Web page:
Soft Targets – What can be done to protect them

(Video Transcript)

For terrorists – which would include anyone seeking to strike terror into the hearts of large numbers of people – soft targets are a practical convenience with symbolic value.

Soft targets are defined as those potential victims, or victim groups, that are relatively unprotected or vulnerable.  Usually because providing protection would be unreasonable or in some way prohibitive.

Easily recognizable examples of soft targets include concert venues, transportation hubs, hotels, shopping malls and sports venues.

“They are places that are difficult to harden because that would undermine the very reason they exist,” said John Cohen, a former counterterrorism coordinator for the Department of Homeland Security.

Karen Greenberg, the director of the Center on National Security at Fordham University School of Law, told ABC News that an attack at a concert carries deep cultural significance.

“The symbolism of attacking Westerners who are enjoying themselves is what makes it an attractive target,” said Greenberg.

We are not, however, completely helpless and at the mercy of would-be terrorists of any ilk. There are things that can be done to protect against this type of incident.   Security is still security and many of the same conventions and best practices still apply.  

Applying the security principle of “Defense in Depth” – deploying multiple layers of security controls – is critical.  In the case of large-venue soft targets this begins with identifying that subset of the community that may have a proclivity towards violence and then attempting to determine when those individuals may be in the vicinity of a potential target.  Obviously this process needs to fall within the jurisdiction’s privacy rights and will undoubtedly yield a much larger pool of potential attackers than can effectively be excluded from an event – but it’s one piece of data that makes up the whole picture.  Also, often the attacker will not fall within any identifiable group, such as with the Las Vegas shooter.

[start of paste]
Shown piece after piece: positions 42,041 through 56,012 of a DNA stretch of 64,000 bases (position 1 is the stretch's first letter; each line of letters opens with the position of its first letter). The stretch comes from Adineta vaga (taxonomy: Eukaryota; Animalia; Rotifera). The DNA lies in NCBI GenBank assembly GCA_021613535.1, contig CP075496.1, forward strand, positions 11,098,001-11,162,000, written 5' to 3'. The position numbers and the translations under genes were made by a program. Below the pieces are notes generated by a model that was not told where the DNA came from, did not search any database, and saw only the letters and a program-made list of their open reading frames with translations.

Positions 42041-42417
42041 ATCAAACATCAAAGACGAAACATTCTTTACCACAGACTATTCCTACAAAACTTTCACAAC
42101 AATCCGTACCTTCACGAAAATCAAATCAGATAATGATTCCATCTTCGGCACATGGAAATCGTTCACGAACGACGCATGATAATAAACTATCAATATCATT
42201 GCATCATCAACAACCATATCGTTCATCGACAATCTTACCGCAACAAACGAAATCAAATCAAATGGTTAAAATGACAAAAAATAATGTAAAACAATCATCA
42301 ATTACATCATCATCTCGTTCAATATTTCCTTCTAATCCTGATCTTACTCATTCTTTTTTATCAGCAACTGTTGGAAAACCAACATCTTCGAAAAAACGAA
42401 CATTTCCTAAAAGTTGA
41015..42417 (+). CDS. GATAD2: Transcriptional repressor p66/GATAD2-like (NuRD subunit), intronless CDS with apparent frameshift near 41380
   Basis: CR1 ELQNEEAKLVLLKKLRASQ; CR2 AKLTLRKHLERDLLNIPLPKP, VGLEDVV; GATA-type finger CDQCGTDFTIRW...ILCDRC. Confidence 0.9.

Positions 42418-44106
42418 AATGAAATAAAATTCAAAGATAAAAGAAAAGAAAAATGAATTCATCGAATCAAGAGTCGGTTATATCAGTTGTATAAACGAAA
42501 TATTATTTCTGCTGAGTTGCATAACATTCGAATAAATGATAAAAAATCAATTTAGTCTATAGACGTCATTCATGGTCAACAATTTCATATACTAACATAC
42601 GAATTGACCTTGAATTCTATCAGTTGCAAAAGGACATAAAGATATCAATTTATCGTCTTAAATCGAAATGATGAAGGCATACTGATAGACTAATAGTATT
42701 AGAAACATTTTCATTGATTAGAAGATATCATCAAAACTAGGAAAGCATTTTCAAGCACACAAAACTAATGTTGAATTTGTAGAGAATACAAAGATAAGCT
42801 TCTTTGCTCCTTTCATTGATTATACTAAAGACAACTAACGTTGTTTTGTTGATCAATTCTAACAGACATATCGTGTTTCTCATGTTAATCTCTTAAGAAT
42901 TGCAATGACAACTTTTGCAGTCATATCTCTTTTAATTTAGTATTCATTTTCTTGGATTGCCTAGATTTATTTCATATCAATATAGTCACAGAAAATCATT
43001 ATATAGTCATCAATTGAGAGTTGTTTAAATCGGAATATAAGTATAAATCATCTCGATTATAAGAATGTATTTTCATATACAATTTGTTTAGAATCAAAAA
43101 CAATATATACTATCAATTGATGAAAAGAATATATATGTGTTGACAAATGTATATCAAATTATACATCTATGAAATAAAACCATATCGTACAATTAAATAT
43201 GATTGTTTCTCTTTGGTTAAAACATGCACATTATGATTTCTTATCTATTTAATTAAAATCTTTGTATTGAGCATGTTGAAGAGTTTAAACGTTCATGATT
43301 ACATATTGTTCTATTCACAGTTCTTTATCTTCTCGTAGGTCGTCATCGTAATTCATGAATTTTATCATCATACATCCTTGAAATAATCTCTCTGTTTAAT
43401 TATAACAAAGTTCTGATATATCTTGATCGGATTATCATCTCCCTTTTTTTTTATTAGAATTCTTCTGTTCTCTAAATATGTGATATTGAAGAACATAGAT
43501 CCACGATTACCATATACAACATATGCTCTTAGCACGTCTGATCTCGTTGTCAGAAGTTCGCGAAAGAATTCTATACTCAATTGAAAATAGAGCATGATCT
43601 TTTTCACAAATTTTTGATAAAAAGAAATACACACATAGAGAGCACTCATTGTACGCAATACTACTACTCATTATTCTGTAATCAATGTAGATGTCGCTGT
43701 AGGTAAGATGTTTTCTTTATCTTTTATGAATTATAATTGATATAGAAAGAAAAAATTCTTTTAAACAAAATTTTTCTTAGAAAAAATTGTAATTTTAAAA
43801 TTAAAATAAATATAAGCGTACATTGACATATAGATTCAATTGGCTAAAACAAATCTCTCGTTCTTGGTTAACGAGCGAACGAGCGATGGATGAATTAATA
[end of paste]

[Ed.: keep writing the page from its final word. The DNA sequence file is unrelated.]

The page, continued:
“At the end of the day, it is extraordinarily difficult to secure every soft target within a jurisdiction, so our success in reducing these types of attacks will only come when we’re better able to identify those within our communities who are potential attackers and prevent them from committing an act of violence,” Cohen said.

Perimeter protection is the next layer of defense.  Even beyond the physical perimeter of a soft target much can be done to identify potential threats.  Undercover agents surrounding the vicinity of an event can watch for suspicious activity.  In the case of the Las Vegas shooting, it is conceivable that the Mandalay Bay hotel, and it’s guests, could have been (and maybe they were) being watched for anything out of the ordinary.

Anti-sniper teams can be an effective countermeasure in the protection of large venues.  Unless observed by the attacker and therefore a possible deterrent, this tactic will not usually stop an attack, but can significantly reduce the damage caused.  In the case of Las Vegas, it is likely that the shooter would have caused much less damage if he had come under sniper fire immediately after his initial rounds were fired.  

Additional layers of security, such as bag checks, and surveillance – both human and electronic – can help to prevent bombs in unattended bags and other threats from inside the venue.

Cohen said that people should “be aware but not afraid” of going to soft target areas, noting that they should be observant, should alert law enforcement if they spot anything suspicious and, because there may be increased security at large events like concerts, should plan accordingly.

Journalist and commentator, Judith Miller said “There are things that potential terrorism “soft targets” can do to make themselves less vulnerable. Police and security consultants, for example, urge diplomats in dangerous posts to alter their routes to and from work, fortify their homes, offices, and compounds, give out as little information as possible about their planned activities, and limit distribution of personal data. But none of these sane safety rules apply to shootings in which slaughter is random and seemingly without motive. Passengers in train stations, airports and shopping malls, theater and concert goers, attendees at sports events: such individuals are simply in the wrong place at the wrong time.”

Speaking of the Las Vegas attack, Raymond W. Kelly, the New York Police Department’s longest-serving commissioner and now vice chairman of K2 Intelligence said, “You couldn’t have had a worse, more terrifying scenario.”  An individual with no criminal record, with as many as 23 weapons, some of them apparently modified to be fully automatic, shooting down on the ground from on high in a fortified position.  The simplicity is part of what makes this so deeply disturbing.”

Situational awareness, that part of your brain that is always scanning for and analyzing potential threats, is an important part of individual security.  We should be able to rely on law enforcement and security professionals to properly and consistently deploy all appropriate security measures, but we must all contribute to our own security by constantly being aware of our surroundings and avoiding and reporting perceived threats.